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In 2020 Cosmo Rhythmatic released ‘Rakka,’ which presented Sasu Ripatti’s glorious return to his most famous alias: Vladislav Delay. Nonetheless, the album contents made it evident that this eventual comeback was not intended as a revival. Ripatti was reactivating the project and a steadfast evolution in its sound, a new approach to both the emotional and environmental characteristics of electronic composition.
The inspiration for this new course was given to Ripatti by a series of ventures into the wilderness of his native Finland, confronting “The raw, undefined, uncontrolled and uncorrupted power that exists within it.” The result is a hyperbolic, extreme ecosystem of sound populated by fast-moving drones, dense clouds on noise, and tectonic bass rumbles with hints of harmony birthed by harsh tonal contrasts. The sheer intensity of the music was only matched by the rigor of its craft.
2021 sees the coming of the second chapter in that very same journey. ‘Rakka II,’ once more on Cosmo Rhythmatic and made of that very same impassioned matter. Tho while on the first one, Ripatti seemed intent to portray the elemental forces as free, unabashed, and unconstrained by musical structures, here he appears to compile some of it in beats and progressions that have something in common with the wildest sides of dance music. It’s like consciousness tuning in with the non-human after struggling with its apparent distance and hostility, accepting its uncoded structures, and finally finding a common language for reconciliation.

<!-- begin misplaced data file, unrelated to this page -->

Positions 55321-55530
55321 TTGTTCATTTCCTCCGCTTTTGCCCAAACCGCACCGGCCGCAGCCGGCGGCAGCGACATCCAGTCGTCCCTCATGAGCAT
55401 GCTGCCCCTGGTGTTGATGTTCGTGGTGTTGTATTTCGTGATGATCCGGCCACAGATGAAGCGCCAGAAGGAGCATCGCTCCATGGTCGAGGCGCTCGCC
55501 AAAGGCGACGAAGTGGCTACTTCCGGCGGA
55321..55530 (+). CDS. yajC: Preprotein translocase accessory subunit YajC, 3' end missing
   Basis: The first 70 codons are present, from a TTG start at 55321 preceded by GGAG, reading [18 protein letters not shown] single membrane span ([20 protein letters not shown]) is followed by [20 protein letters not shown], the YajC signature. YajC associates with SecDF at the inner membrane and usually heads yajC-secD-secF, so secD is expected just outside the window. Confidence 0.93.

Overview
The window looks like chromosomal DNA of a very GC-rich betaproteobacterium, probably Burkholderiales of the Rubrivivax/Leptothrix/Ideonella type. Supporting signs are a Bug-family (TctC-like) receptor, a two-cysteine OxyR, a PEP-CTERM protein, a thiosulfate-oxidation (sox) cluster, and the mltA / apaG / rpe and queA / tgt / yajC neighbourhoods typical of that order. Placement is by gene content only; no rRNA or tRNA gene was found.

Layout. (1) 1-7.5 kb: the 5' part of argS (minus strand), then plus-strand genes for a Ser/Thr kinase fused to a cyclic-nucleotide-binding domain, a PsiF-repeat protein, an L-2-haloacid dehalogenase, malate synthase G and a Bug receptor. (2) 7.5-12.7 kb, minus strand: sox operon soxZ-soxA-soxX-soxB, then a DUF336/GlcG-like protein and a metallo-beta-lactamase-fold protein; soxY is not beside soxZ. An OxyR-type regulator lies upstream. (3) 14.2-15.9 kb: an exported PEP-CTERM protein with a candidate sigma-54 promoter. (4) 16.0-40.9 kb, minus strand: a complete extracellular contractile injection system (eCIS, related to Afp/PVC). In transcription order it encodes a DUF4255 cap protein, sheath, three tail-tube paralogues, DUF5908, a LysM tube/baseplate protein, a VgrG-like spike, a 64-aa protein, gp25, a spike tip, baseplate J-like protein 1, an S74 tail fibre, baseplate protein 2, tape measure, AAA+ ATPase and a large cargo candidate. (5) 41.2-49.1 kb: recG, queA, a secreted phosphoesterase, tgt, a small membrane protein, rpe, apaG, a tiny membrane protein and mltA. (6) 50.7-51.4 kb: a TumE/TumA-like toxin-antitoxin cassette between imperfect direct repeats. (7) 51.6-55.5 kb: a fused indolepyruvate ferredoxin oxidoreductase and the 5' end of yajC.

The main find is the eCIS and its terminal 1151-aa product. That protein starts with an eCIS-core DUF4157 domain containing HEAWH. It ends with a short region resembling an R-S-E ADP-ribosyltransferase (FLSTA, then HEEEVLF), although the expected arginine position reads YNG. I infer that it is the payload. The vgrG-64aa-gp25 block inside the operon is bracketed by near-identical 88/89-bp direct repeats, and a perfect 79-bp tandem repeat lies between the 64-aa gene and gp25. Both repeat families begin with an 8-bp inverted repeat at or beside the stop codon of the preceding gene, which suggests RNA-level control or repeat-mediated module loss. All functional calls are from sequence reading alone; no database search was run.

As Ripatti puts it, Rakka II is a romantic summer vision full of hope and optimism; after the brutalist vibes on the first one, the storm has passed and skies are clearing.
Rakka II is ultimately another masterful achievement in an already stellar career and an unquiet blast of energy for chaotic times.
I probably wouldn't have listened to this without the context of it being about dementia, but even without that context, this is a real work of art. The distorted big-band samples create a sound that starts out nostalgic, and becomes disturbing and confused, then fades into emptiness, but is enthralling all the way through. Stage 4 is my favorite, simultaneously defying musical logic and upholding it. Ivan Stanton
With the entanglement and interaction of noise and musical tone, we seem to have traveled through the jungle infested by ghosts, and witnessed a new universe being reborn in this strange chaos and harmony. Through this recording, Jim O’Rourke reconstructed the order of sound in a sense. alain.proust